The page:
# How is the cost function from Logistic Regression differentiated

I am doing the Machine Learning Stanford course on Coursera.

In the chapter on Logistic Regression, the cost function is this:

Then, it is differentiated here:

I tried getting the derivative of the cost function, but I got something completely different.

How is the derivative obtained?

Which are the intermediary steps?

• +1, check @AdamO's answer in my question here. stats.stackexchange.com/questions/229014/… May 10, 2017 at 18:39
• "Completely different" is not really sufficient to answer your question, besides telling you what you already know (the correct gradient). It'd be much more useful if you gave us what your calculations resulted in, then we can help you shore up where you made the mistake. May 10, 2017 at 20:43
• @MatthewDrury Sorry, Matt, I had arranged the answer right before your comment came in. Octavian, did you follow all the steps? I will edit to give it some added value later... May 10, 2017 at 20:46
• when you say "derivated" do you mean "differentiated" or "derived"? May 11, 2017 at 3:19
• Here is another, in my opinion easy to follow, explanation of how the partial derivatives of the logistic regression cost function can be obtained. Nov 26, 2020 at 19:31

Adapted from the notes in the course, which I don't see available (including this derivation) outside the notes contributed by students within the page of Andrew Ng's Coursera Machine Learning course.

In what follows, the superscript $$(i)$$ denotes individual measurements or training "examples."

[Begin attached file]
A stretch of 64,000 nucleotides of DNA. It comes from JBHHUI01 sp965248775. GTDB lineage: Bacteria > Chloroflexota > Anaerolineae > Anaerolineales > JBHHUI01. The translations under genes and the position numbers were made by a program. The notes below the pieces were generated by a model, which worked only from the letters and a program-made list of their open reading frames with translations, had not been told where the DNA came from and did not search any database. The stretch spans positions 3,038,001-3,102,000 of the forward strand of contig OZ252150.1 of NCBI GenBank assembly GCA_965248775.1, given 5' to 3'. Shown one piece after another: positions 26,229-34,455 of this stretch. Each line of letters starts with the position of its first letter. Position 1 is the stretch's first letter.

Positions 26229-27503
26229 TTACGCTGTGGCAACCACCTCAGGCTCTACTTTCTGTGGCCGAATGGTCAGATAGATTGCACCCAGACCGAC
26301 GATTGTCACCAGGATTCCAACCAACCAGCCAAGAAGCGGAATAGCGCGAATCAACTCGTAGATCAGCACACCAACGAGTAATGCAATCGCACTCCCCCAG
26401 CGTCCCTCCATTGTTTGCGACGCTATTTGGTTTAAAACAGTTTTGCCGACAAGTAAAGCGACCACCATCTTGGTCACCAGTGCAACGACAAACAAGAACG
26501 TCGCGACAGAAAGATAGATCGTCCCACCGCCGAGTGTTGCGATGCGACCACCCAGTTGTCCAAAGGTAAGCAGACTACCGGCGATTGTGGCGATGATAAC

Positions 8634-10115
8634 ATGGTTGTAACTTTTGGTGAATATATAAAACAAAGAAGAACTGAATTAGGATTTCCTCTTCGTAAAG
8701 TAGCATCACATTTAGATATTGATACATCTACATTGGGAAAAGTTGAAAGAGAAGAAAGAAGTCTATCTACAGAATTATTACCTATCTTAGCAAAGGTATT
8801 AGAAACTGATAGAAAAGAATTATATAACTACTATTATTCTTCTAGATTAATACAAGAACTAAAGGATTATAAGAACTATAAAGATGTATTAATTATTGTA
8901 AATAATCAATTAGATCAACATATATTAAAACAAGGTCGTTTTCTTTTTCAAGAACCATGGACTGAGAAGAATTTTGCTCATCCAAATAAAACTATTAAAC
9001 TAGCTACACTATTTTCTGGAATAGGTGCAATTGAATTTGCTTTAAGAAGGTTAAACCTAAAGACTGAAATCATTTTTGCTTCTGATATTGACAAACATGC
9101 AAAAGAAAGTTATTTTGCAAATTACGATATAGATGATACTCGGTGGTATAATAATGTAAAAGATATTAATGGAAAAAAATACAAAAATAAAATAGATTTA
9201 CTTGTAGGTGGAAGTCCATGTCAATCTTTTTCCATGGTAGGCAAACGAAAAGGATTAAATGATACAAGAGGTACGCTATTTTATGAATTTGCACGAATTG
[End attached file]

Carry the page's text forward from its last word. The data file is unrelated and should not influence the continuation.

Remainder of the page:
$$\small \frac{\partial J(\theta)}{\partial \theta_j} = \frac{\partial}{\partial \theta_j} \,\frac{-1}{m}\sum_{i=1}^m \left[ y^{(i)}\log\left(h_\theta \left(x^{(i)}\right)\right) + (1 -y^{(i)})\log\left(1-h_\theta \left(x^{(i)}\right)\right)\right] \\[2ex]\small\underset{\text{linearity}}= \,\frac{-1}{m}\,\sum_{i=1}^m \left[ y^{(i)}\frac{\partial}{\partial \theta_j}\log\left(h_\theta \left(x^{(i)}\right)\right) + (1 -y^{(i)})\frac{\partial}{\partial \theta_j}\log\left(1-h_\theta \left(x^{(i)}\right)\right) \right] \\[2ex]\Tiny\underset{\text{chain rule}}= \,\frac{-1}{m}\,\sum_{i=1}^m \left[ y^{(i)}\frac{\frac{\partial}{\partial \theta_j}h_\theta \left(x^{(i)}\right)}{h_\theta\left(x^{(i)}\right)} + (1 -y^{(i)})\frac{\frac{\partial}{\partial \theta_j}\left(1-h_\theta \left(x^{(i)}\right)\right)}{1-h_\theta\left(x^{(i)}\right)} \right] \\[2ex]\small\underset{h_\theta(x)=\sigma\left(\theta^\top x\right)}=\,\frac{-1}{m}\,\sum_{i=1}^m \left[ y^{(i)}\frac{\frac{\partial}{\partial \theta_j}\sigma\left(\theta^\top x^{(i)}\right)}{h_\theta\left(x^{(i)}\right)} + (1 -y^{(i)})\frac{\frac{\partial}{\partial \theta_j}\left(1-\sigma\left(\theta^\top x^{(i)}\right)\right)}{1-h_\theta\left(x^{(i)}\right)} \right] \\[2ex]\Tiny\underset{\sigma'}=\frac{-1}{m}\,\sum_{i=1}^m \left[ y^{(i)}\, \frac{\sigma\left(\theta^\top x^{(i)}\right)\left(1-\sigma\left(\theta^\top x^{(i)}\right)\right)\frac{\partial}{\partial \theta_j}\left(\theta^\top x^{(i)}\right)}{h_\theta\left(x^{(i)}\right)} - (1 -y^{(i)})\,\frac{\sigma\left(\theta^\top x^{(i)}\right)\left(1-\sigma\left(\theta^\top x^{(i)}\right)\right)\frac{\partial}{\partial \theta_j}\left(\theta^\top x^{(i)}\right)}{1-h_\theta\left(x^{(i)}\right)} \right] \\[2ex]\small\underset{\sigma\left(\theta^\top x\right)=h_\theta(x)}= \,\frac{-1}{m}\,\sum_{i=1}^m \left[ y^{(i)}\frac{h_\theta\left( x^{(i)}\right)\left(1-h_\theta\left( x^{(i)}\right)\right)\frac{\partial}{\partial \theta_j}\left(\theta^\top x^{(i)}\right)}{h_\theta\left(x^{(i)}\right)} - (1 -y^{(i)})\frac{h_\theta\left( x^{(i)}\right)\left(1-h_\theta\left(x^{(i)}\right)\right)\frac{\partial}{\partial \theta_j}\left( \theta^\top x^{(i)}\right)}{1-h_\theta\left(x^{(i)}\right)} \right] \\[2ex]\small\underset{\frac{\partial}{\partial \theta_j}\left(\theta^\top x^{(i)}\right)=x_j^{(i)}}=\,\frac{-1}{m}\,\sum_{i=1}^m \left[y^{(i)}\left(1-h_\theta\left(x^{(i)}\right)\right)x_j^{(i)}- \left(1-y^{i}\right)\,h_\theta\left(x^{(i)}\right)x_j^{(i)} \right] \\[2ex]\small\underset{\text{distribute}}=\,\frac{-1}{m}\,\sum_{i=1}^m \left[y^{i}-y^{i}h_\theta\left(x^{(i)}\right)- h_\theta\left(x^{(i)}\right)+y^{(i)}h_\theta\left(x^{(i)}\right) \right]\,x_j^{(i)} \\[2ex]\small\underset{\text{cancel}}=\,\frac{-1}{m}\,\sum_{i=1}^m \left[y^{(i)}-h_\theta\left(x^{(i)}\right)\right]\,x_j^{(i)} \\[2ex]\small=\frac{1}{m}\sum_{i=1}^m\left[h_\theta\left(x^{(i)}\right)-y^{(i)}\right]\,x_j^{(i)}$$